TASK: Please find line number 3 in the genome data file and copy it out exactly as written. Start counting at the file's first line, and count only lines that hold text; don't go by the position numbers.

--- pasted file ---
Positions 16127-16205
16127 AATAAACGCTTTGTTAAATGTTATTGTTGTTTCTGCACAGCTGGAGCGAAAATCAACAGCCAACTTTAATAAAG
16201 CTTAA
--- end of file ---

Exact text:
16201 CTTAA